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Siemens mulls supplying turbines to Russia's energy facilities

November 09, 2017, 12:53 UTC+3

According to Russia's Energy Ministry, several companies are now holding tenders

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MOSCOW, November 9. /TASS/. German concern Siemens is considering the possibility of supplying high-capacity gas turbines to Russian power facilities, despite the company tightening the rules of work in the country after the situation with turbines in Crimea, Deputy Energy Minister Andrey Cherezov told reporters.

"Several companies are now holding large tenders with the same turbines, Siemens participates in these tenders," he said.

Cherezov noted that Siemens also showed interest in participating in the tender for supply of turbines to Taman TPP - the tender for construction will be announced in the near future. "I know that they are interested," Cherezov said.

He added that at present the volume of construction of power facilities has declined on the world, thus the market for the supply of high-capacity gas turbines is expected to contract. However, even if Siemens refused to work in Russia, the concern could be replaced by another company.

"I can only name five companies that produce the same turbine under different names, including American ones. When the issue was being discussed in terms of the price range, US GE turbines of the same power as Siemens could cost less under certain agreements," Cherezov said.

It was reported earlier that the Moscow Arbitration Court denied the request of German concern Siemens in suspension of consideration of the first lawsuit against Rostec's Tekhnopromexport in the case regarding turbines for the Crimean thermal power plants.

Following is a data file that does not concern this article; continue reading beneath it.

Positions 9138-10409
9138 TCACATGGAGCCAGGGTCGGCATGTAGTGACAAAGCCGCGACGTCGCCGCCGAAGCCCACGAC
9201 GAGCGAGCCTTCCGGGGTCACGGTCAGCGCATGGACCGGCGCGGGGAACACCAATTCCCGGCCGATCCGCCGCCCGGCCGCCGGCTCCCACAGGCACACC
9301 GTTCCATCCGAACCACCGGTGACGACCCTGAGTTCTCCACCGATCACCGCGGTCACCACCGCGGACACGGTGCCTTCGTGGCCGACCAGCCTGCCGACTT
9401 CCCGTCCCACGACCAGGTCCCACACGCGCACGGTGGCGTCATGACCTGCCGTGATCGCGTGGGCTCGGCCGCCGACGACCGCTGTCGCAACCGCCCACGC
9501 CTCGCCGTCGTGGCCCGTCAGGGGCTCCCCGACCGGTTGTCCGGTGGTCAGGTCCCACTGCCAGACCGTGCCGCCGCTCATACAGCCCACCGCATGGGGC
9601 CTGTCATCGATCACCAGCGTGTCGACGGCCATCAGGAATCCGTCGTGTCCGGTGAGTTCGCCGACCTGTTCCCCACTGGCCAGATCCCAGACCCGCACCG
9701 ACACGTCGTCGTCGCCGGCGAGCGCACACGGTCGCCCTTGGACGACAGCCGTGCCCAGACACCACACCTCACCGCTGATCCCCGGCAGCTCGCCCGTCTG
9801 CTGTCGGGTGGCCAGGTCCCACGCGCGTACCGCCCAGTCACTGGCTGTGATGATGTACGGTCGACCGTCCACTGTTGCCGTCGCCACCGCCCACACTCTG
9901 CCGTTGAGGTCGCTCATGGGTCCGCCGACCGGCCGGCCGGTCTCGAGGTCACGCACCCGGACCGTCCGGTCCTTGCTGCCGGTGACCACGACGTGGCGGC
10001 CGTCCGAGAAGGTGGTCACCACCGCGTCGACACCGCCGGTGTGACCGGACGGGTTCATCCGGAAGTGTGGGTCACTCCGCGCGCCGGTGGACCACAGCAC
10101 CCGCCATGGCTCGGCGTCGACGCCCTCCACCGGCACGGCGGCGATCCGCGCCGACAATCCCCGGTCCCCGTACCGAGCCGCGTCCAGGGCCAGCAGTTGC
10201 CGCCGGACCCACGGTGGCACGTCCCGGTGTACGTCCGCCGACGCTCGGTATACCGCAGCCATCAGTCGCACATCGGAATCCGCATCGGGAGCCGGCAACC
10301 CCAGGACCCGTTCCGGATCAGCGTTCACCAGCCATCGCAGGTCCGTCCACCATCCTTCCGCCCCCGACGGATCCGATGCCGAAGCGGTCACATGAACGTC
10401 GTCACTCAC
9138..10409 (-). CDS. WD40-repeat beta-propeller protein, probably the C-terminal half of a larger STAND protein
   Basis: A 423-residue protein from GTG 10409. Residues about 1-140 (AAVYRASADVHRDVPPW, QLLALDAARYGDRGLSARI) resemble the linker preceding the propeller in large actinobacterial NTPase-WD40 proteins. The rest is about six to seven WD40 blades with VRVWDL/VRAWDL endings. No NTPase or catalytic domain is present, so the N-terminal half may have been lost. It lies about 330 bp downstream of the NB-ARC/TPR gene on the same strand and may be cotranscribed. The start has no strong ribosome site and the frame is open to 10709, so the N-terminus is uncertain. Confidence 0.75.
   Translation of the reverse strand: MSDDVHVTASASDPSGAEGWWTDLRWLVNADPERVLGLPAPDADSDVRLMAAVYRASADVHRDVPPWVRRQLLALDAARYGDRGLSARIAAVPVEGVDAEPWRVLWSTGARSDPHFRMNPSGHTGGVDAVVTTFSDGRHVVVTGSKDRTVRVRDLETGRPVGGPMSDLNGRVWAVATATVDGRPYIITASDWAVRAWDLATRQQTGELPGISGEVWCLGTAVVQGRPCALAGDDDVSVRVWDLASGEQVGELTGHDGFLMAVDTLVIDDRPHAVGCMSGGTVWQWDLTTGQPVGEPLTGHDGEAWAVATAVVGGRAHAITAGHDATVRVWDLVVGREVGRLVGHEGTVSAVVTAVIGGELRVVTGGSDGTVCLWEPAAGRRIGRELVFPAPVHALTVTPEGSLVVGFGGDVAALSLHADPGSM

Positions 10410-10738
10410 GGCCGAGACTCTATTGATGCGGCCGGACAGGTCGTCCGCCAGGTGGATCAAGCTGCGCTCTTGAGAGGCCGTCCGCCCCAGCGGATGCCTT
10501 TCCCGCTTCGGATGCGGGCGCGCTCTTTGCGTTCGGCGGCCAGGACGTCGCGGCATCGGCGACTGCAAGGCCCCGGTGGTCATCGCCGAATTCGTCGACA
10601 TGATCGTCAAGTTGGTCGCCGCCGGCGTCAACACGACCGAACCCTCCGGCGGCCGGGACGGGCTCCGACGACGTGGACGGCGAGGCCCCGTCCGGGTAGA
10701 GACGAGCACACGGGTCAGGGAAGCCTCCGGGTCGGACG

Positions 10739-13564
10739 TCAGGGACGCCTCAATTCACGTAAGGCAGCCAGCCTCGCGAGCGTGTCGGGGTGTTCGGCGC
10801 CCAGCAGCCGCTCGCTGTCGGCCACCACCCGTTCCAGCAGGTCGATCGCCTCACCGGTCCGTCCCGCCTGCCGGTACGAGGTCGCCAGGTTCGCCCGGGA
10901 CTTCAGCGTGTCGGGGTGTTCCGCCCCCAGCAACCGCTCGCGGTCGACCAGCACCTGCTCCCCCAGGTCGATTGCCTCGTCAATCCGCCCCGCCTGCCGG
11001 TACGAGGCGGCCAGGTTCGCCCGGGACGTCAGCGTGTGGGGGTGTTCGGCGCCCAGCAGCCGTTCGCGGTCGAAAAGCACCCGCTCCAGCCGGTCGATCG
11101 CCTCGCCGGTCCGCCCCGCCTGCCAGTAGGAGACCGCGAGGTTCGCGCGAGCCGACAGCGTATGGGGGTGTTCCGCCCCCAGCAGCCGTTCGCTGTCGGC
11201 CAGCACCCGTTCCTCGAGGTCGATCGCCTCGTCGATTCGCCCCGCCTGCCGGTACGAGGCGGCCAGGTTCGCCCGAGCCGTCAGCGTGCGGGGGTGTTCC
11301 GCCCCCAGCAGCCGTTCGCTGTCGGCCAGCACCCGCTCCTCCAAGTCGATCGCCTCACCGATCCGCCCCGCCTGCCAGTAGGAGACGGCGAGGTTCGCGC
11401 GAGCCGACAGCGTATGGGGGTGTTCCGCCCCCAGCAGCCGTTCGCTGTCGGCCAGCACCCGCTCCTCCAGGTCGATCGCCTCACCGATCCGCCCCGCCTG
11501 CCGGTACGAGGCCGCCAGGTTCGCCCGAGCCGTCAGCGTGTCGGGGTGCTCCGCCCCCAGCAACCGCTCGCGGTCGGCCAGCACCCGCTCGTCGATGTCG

The Moscow Arbitration Court is currently considering two claims. The first one was field by Siemens and the next court session is scheduled to November 2. Siemens Gas Turbines Technologies (SSGT), the joint venture of Siemens and Power Machines, is the claimant in the second lawsuit, with proceedings postponed until December 11.

Russian company Technopromexport is building two gas thermal power plants with a capacity of 470 MW in Sevastopol and Simferopol in Crimea. The plants will be commissioned on June 18, 2018.

In July 2017, a scandal broke out over the supply of turbines for those TPPs.

It was planned that turbines produced under Siemens technology will be installed at the plants but at the end of 2016 the German company halted deliveries because of the EU sanctions.

Reuters reported in July, citing sources, that Russia, despite sanctions, supplied the Siemens turbines to the Crimea. The German company later confirmed that all four gas turbine units for the Crimean thermal power plants turned out to be manufactured by Siemens and were supplied to the peninsula bypassing the EU sanctions. After that, Siemens filed a lawsuit against the representatives of Technopromexport.

In its turn, Russian state corporation Rostec said that Technopromexport had purchased four sets of gas turbine units "on the secondary market" and the manufacturer of the equipment was not specified.

Russian Industry and Trade Minister Denis Manturov stressed in connection with the scandal that the Russian party showed the highest legal correctness when using Siemens technologies in production of turbines for thermal power plants in Crimea. The minister explained that Simferopol and Sevastopol thermal power plants would be equipped with turbines that were made in Russia with the use of foreign components. The turbines have a Russian certificate, the minister said.

Siemens announced that it stops supplying its equipment to Russia companies. Siemens also announced that it would halt deliveries of energy equipment to Russian companies.

In its turn, Technopromexport filed a counterclaim against Siemens and Siemens Gas Turbines Technologies.

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